What I am saying is that “Black Women’s Rhetoric(s)” needs its own clearly identifiable seat at the rhetorical studies table. Individual scholars and teachers have built this scholarly discourse and given it many names for their own purposes, yet within mainstream and sub-fields of rhetoric there has not been a space to collectively acknowledge this rhetorical scholarship, its methods and methodologies, its scope, its implications within and outside rhetoric/academia, and—most importantly—the people (i.e., primarily Black women) producing and teaching this work.
Within our current socio-political context, it is still common practice to see Black women’s labor, contributions, and lives be erased, omitted, and forgotten (see the herstory of the Black Lives Matter Movement, #MeToo movement, and #SayHerName for real-life and real-time examples). Academics are not immune to these acts, subsuming, using, and inserting Black women and Black women’s scholarship into curriculum, syllabi, and textbooks when it is convenient, and swiftly forgetting them when they are not explicitly being called to do so. In other words, when gentle nudges at inclusion are no longer a priority. Given these realities, I believe the time for explicitly naming and identifying “Black Women’s Rhetoric” as a rhetorical genre and sub-field is now.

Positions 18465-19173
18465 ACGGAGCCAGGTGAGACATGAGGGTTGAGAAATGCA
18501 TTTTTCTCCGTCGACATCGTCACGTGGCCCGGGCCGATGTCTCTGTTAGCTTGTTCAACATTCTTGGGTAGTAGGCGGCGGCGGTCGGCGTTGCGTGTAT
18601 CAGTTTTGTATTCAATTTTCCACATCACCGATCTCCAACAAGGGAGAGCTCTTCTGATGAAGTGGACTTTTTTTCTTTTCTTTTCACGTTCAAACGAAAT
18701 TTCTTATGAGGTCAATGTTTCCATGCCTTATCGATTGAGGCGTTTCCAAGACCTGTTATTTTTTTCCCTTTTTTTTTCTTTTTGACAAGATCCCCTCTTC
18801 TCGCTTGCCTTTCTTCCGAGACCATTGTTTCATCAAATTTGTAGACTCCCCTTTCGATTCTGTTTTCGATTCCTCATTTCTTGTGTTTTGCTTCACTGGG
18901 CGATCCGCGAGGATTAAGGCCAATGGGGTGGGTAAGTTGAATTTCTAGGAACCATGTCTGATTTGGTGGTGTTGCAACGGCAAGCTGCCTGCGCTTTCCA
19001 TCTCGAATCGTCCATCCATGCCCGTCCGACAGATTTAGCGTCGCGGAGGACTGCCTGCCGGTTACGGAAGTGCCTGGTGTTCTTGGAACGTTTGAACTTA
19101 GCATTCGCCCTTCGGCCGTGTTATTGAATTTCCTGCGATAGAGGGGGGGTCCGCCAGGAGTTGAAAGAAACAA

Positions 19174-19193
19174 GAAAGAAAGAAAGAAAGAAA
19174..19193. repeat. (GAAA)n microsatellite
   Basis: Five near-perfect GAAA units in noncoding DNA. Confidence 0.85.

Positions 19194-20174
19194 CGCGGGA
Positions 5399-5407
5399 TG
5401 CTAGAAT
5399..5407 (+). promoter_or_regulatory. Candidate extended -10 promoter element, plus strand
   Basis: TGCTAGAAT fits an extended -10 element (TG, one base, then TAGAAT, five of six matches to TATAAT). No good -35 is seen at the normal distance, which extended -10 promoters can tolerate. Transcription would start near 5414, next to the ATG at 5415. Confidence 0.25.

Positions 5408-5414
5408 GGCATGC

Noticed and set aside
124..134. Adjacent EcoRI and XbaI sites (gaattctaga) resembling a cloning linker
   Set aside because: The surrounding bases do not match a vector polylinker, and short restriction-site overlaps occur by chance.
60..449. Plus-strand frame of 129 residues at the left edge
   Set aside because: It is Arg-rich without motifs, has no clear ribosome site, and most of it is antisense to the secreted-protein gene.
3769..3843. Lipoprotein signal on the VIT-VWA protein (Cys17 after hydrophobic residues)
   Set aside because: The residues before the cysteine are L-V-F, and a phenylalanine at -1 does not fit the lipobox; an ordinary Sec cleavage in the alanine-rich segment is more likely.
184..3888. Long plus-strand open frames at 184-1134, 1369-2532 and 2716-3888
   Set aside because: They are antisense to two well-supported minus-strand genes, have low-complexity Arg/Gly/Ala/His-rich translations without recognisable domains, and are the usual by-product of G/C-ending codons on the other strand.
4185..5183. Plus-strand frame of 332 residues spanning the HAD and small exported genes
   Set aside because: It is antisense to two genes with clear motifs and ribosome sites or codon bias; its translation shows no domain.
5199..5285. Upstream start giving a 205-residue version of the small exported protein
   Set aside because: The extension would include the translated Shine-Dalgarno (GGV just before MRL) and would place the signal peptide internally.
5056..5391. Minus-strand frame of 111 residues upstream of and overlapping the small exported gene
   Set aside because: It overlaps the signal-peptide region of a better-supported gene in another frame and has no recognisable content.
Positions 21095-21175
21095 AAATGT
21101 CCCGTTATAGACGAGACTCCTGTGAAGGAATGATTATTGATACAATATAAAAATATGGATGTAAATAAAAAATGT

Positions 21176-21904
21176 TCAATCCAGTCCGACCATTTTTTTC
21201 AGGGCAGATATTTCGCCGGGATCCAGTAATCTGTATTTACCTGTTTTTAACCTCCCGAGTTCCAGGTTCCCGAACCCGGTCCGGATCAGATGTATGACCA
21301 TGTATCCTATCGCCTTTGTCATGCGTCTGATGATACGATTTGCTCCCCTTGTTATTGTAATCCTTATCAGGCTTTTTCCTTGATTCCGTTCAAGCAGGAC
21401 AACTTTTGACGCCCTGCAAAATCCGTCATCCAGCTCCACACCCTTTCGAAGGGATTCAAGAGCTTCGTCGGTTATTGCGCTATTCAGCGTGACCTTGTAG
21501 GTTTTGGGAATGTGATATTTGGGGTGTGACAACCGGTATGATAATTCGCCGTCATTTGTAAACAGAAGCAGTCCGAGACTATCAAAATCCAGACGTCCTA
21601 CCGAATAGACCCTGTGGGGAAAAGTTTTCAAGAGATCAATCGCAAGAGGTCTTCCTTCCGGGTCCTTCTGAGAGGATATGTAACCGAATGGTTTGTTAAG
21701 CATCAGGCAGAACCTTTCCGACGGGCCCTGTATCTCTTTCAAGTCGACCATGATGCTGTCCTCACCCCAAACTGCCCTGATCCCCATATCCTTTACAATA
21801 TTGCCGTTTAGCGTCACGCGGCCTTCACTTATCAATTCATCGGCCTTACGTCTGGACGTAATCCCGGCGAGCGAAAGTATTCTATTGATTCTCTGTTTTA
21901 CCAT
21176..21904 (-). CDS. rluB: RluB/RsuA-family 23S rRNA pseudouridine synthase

Towards a Black Women’s Rhetoric Framework
Although mapping out the unique tenets of a “Black Women’s Rhetoric(s)” as its own body of scholarship and disciplinary community cannot be properly considered within the scope of this essay, or by one person, I would like to end by offering a starting point for considering four major themes I identify as part of Black Women’s Rhetoric(s). These are shared ideas, practices, and influences that can be located across this body of scholarship, and they may be a starting point for articulating the disciplinary principles, purposes, and practices of this sub-field.
Re-centers Black Women as Rhetorical Subjects and Agents
The first theme of this rhetoric is that Black Women’s Rhetoric(s) scholarship centralizes Black women subjectivities, stories, and experiences, histories, traditions, and cultural practices, languages, literacies, and various modes of composing and communicating. Often guided by Black feminist theories, it recognizes the ways Black women have historically been pushed to the margins of society rendering Black women’s knowledge invisible. As a part of feminist historical rhetorics, it acknowledges how historical and contemporary Black women compose, speak, and perform as rhetorical agents. Similarly rooted in African rhetorical traditions, Black women’s rhetoric asserts that the everyday lives and meaning-making practices of Black people matter. In so doing, it often interrogates head-on how racism, sexism, patriarchy, and white supremacy have denied Black women equal access to human and civil rights, accurate representation, and a voice within movements and spaces meant to uplift and empower Black people and women. While calling out injustice and misrepresentation is essential to this rhetoric, action is its ultimate power, as scholars interrogate how, why, where, and by what means Black women negotiate barriers of oppression, speak-up and act up, subvert power dynamics (or flip the script), and invent new rules and standards for understanding and judging their actions.